Suppose you received a telegram with the single word “Kalmia.” What would you make of it?

Well, a species of Kalmia is the Pennsylvania state flower. That might be a clue. But it also might not be.

If, however, you were a properly trained sales representative of Steinwender, Stoffregen & Co., coffee traders in New York, then you would know that your employers had given a full answer to your inquiry about terms. “Kalmia,” to you, would mean “Cash as removed, full settlement within 30 days; basis 60 days notes, less discount at the rate of 8% per annum for the unexpired time. Bill to date when coffee is all in store. Buyers to have benefit of unexpired storage and fire insurance, and same time to weigh as wanted.”

This is a saving of at least 51 words, which is pretty near a record. But it illustrates the principle very well. Telegrams were charged by the word; multum in parvo was the obvious and sensible rule to be followed in sending them. Code books that made it possible to reduce whole sentences to a single word were almost an economic necessity.

Retailers in the new mail-order businesses were quick to seize on the idea. Would you like an Estey parlor organ, style B 70 case, four sets of reeds, manual sub-bass, octave couplers, Harp Æolienne stop? Cable “Fervid” to the Estey Organ Company, and you will get exactly the instrument you require.

In fact a whole profession sprang up to provide these codes to interested parties. You could buy a “universal” code book, but then of course anyone else with the same book could intercept and interpret your messages. For the good of the firm, would it not be better to have a specially ordered code book, kept as secret as practical?

Advertisement for the American Code Company

Some of these code books are remarkably comprehensive, running up to 1800 pages. Consider just a few code words taken from various telegraph code books:

Capitulate — Might save greater portion of cargo if steamers and lighters sent soon.

Conception — Send sufficient details to enable us here to form an intelligent opinion about the matter.

Distracted — We have sold 900 cases Medallion Brand hams at price named in your last quotation.

Guileless — Has (have) been declared guilty of high treason and sentenced to death.

Mudbreast — Decline to vote. Consider it a subject for discussion at meeting of the committee.

Ogress — We cannot ship barley by this steamer; can ship by next steamer; cable if we shall ship.

Outjesting — The revolution has been crushed.

Sanctitude — Telegram unintelligible; repeat same, by wire, without regard to any code.

Underway — It is evident that you do not understand.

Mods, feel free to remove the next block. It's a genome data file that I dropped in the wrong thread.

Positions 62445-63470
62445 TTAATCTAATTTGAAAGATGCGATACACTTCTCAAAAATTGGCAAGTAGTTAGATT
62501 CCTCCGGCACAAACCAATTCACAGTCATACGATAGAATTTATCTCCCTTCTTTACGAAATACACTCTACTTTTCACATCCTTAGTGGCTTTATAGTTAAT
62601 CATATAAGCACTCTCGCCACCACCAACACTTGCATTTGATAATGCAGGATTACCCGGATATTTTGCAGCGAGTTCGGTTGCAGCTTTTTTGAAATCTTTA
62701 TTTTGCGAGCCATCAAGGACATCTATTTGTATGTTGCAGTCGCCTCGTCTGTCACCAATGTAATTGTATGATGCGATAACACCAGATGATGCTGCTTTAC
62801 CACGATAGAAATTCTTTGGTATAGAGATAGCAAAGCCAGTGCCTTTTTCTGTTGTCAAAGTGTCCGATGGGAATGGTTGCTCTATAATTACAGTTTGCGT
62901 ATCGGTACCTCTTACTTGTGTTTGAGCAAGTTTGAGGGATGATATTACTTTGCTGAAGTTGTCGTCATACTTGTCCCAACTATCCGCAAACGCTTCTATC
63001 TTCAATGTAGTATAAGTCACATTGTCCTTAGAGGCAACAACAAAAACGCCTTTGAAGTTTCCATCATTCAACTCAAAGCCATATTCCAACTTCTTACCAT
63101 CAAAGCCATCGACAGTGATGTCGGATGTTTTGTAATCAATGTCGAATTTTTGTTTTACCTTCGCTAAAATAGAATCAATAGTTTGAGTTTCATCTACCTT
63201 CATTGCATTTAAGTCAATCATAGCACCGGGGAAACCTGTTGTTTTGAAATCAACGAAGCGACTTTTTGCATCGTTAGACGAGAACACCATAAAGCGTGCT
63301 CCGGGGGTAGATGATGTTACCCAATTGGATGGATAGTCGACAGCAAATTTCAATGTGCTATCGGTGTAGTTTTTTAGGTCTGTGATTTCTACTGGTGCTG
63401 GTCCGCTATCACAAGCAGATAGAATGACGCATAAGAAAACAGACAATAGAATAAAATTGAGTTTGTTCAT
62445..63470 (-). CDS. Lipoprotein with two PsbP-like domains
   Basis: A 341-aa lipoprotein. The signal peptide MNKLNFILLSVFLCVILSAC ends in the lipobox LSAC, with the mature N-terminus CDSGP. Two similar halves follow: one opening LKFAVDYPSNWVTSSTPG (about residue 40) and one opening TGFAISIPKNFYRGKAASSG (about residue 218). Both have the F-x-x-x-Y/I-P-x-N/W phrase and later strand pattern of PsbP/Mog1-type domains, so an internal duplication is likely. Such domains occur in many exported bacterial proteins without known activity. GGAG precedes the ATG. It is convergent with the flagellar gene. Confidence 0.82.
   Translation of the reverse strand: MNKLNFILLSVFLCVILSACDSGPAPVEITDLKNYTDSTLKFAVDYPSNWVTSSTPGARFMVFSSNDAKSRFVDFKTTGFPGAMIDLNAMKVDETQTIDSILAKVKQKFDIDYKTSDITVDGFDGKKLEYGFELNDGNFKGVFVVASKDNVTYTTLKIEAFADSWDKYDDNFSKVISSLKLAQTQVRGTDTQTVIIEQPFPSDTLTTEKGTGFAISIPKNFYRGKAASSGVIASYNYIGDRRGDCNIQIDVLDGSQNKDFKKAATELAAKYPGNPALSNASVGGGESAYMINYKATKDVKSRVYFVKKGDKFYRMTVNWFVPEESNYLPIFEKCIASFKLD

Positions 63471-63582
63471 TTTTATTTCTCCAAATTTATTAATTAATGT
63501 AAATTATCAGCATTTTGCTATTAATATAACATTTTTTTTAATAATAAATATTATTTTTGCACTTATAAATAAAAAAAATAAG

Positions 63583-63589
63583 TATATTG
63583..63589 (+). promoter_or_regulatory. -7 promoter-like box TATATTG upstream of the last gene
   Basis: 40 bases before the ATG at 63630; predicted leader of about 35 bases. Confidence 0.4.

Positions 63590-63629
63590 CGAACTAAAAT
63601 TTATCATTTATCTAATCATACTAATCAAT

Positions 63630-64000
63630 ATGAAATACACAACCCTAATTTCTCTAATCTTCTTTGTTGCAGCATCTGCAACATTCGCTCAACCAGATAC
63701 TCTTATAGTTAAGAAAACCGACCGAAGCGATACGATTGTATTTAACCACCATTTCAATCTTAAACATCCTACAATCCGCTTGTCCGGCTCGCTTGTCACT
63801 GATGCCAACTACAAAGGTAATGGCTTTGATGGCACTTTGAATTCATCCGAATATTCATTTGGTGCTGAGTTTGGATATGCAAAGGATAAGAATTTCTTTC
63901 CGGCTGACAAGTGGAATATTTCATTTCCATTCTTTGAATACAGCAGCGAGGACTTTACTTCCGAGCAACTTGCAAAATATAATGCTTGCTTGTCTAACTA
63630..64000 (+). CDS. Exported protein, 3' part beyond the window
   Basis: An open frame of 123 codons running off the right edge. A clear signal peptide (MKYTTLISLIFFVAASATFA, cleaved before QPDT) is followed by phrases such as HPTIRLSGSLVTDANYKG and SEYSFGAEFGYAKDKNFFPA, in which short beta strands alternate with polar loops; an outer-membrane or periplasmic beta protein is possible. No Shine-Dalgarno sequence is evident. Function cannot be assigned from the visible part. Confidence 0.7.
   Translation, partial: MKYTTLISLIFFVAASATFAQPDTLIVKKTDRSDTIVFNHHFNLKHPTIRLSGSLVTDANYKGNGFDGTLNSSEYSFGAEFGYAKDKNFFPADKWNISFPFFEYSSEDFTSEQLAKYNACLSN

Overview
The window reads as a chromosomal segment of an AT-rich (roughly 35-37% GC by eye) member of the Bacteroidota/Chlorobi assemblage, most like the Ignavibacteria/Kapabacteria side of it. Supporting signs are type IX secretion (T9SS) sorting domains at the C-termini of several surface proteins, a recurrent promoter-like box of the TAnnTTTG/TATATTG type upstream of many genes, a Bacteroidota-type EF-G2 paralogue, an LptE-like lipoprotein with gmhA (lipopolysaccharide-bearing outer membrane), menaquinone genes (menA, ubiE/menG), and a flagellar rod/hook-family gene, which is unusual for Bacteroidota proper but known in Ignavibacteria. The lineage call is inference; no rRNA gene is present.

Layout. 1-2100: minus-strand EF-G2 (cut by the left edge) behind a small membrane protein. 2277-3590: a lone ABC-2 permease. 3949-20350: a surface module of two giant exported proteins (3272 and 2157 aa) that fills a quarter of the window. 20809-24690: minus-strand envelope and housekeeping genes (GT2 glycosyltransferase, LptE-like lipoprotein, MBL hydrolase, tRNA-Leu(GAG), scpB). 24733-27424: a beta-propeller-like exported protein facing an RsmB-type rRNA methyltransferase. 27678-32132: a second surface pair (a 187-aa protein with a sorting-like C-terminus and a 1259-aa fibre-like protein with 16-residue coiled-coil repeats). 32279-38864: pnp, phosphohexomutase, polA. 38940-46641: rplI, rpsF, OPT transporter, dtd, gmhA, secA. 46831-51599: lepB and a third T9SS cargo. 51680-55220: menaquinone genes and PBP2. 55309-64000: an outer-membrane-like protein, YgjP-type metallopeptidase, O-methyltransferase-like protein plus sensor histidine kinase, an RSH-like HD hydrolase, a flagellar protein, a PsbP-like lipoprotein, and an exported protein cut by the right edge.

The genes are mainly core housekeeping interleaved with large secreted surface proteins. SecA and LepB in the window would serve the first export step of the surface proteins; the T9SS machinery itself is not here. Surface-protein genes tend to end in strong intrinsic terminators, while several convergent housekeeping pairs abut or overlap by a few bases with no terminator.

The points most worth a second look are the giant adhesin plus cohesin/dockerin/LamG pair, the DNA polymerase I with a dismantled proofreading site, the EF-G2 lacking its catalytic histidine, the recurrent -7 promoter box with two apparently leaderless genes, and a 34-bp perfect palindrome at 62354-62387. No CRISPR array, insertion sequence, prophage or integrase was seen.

As you might have guessed already, this whole article serves to introduce a new page in our Eclectic Library. We now have a collection of Telegraph Codes for your amusement and edification. Historical novelists will find this page an invaluable resource. Serious historians will find more information about commercial conditions than could be discovered in any number of carefully researched academic treatises. The rest of us will find a few minutes’ amusement, and that is all the profit we need to justify this little collection.


  1. The Shadow says:

    Wait… “Guileless” was an actual code? I thought for sure that Dr. Boli was pulling our collective leg. How often would one need to send that message?

    A very famous, if apocryphal, code was that of Charles Napier sending a telegram “Peccavi” to be punfully read as “I have Sind.”

  2. vonhindenburg says:

    For decades, there was a back and forth battle over telegraph rules and pricing schemes.
    On the one side were commercial telegraph users who used ever more complicated codes, both to hide the intent of their messages and to reduce cost. On the other were the telegraph companies who were losing money to these highly-condensed messages and (as code words morphed into strings of nonsense characters) whose human operators were having increasing difficulty in parsing the messages.

    A third concerned party were governments and government-owned telegraph services who wanted to prevent wire fraud, or just read the mail.

    Some telegraph companies required all words and sentences to be clearly legible, while others went so far as to produce books of acceptable words that their service would transmit.

    I’d highly recommend the book “The Victorian Internet” for a fairly quick and very engaging read on the subject.

  3. Belfry Bat says:

    Such a delightful anticipation of Shannon Relative Entropy!

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